Thursday, December 8, 2016

AGENT ORANGE TOWN HALL MEETINGS











Town Hall Meeting Calendar
https://vva.org/AOTownHall.html



December 13, 2016
Springfield, Tennessee
Contact: Barry Rice

January 7, 2017
Lebanon, Oregon
Contact: Tom Owen 541-619-8140

February 18, 2017
Balboa Park, California
Contact: Sunny Richard  Farrand  

March 9, 2017
Newport, Oregon
Contact: Tony Molina 270-270-0569
Tom Owen  541-619-8187

March 10, 2017
Lebanon, Oregon
Contact: Tom Owen 541-619-8187

March 11, 2017
Portland, Oregon
Contact: Gary McAdams 503-577-6639
Tom Owen 541-619-8187

April 22, 2017
Greenfield, Massachusetts
Contact: MA State Council
Gumersindo Gomez

Monday, December 5, 2016

Exploring the Global Footprint of Agent Orange

Between 1962 and 1971, U.S. forces sprayed 72 million liters of herbicidal agents across rural Vietnam. The most notorious of these, Agent Orange, decimated forests and exposed millions of Vietnamese—as well as U.S. soldiers—to dioxin, a highly toxic compound linked to a long list of illnesses.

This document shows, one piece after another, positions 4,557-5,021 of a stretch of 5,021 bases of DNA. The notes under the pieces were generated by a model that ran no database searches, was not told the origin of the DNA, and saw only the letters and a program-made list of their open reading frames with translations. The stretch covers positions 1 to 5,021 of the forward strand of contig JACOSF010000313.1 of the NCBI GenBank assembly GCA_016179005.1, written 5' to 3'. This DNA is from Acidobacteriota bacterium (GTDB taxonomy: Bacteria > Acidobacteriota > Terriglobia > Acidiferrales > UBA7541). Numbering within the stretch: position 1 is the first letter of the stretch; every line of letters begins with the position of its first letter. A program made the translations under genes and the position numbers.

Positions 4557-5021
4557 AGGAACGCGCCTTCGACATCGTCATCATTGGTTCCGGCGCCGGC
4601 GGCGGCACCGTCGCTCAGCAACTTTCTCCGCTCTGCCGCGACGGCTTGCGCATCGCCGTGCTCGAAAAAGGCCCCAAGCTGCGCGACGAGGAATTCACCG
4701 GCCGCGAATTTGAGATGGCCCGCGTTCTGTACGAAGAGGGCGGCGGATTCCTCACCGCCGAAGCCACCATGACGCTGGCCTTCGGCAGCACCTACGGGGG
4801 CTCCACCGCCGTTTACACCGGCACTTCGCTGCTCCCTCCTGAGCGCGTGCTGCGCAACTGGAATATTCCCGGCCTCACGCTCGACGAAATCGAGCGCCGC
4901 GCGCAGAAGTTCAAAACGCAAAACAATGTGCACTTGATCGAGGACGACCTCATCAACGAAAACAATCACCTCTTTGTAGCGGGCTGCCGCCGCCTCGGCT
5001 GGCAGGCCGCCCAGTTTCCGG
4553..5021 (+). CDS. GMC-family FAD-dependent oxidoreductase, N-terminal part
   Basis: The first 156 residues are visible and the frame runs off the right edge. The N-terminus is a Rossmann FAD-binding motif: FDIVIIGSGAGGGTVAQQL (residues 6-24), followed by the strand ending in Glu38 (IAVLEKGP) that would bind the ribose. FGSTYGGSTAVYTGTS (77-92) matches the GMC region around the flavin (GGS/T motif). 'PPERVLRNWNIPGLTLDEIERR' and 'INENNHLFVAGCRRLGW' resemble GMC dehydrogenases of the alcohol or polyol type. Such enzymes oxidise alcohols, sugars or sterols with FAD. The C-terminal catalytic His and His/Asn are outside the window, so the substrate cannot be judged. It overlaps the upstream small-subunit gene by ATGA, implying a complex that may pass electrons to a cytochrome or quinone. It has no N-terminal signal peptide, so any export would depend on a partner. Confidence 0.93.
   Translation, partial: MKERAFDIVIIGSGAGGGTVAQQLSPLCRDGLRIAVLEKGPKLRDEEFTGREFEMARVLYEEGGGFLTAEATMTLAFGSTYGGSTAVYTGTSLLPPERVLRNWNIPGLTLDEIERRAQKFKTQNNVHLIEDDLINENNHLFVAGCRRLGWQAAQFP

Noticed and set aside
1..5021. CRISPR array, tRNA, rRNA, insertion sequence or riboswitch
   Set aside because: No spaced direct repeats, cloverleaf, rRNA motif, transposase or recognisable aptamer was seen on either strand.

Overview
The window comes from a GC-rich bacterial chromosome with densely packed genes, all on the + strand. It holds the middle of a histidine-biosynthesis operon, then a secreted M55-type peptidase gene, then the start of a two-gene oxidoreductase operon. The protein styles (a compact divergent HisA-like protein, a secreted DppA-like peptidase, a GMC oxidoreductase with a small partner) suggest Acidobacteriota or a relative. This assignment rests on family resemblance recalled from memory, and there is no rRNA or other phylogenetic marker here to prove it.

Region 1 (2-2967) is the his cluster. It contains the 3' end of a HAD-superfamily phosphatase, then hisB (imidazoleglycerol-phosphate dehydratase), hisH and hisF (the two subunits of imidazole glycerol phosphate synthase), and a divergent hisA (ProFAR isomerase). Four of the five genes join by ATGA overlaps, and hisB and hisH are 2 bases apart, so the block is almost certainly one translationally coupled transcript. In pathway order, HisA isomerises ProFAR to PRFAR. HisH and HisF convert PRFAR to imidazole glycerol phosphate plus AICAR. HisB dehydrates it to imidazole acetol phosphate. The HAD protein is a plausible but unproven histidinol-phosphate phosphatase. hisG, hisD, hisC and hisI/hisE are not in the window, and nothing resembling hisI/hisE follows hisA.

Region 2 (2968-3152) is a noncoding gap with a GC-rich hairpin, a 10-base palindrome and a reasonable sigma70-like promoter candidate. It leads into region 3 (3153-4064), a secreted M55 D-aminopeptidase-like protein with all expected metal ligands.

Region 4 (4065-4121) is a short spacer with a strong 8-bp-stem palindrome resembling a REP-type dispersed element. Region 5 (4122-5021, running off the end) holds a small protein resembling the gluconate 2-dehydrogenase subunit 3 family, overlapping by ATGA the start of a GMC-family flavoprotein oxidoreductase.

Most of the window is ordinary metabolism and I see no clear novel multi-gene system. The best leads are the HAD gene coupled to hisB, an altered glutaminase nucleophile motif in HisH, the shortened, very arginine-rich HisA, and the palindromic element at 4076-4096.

Nearly a half-century later, dioxin "hot spots" still dot the Vietnamese countryside. But direct contact is only the first domino in a long line of continuing effects, said Ylan Vo, a master's candidate in both architecture and landscape architecture. Trace amounts still accumulate in food supplies. Deforested areas are susceptible to erosion. Decisions about replanting often favor commercial monocultures over diverse native species.

"As a landscape architect, I'm trained to think about how systems interact," Vo said. "Topography shapes distribution, but so do water and climate and the movements of animals and people. Agent Orange is an environmental issue, a scientific issue, a medical issue, a community development issue, a political issue...You really can't separate them." 
Last summer, Vo traveled to the A Lưới Valley—near where her father was raised, in the city of Huế—thanks to a prestigious Deborah J. Norden grant from the Architectural League of New York.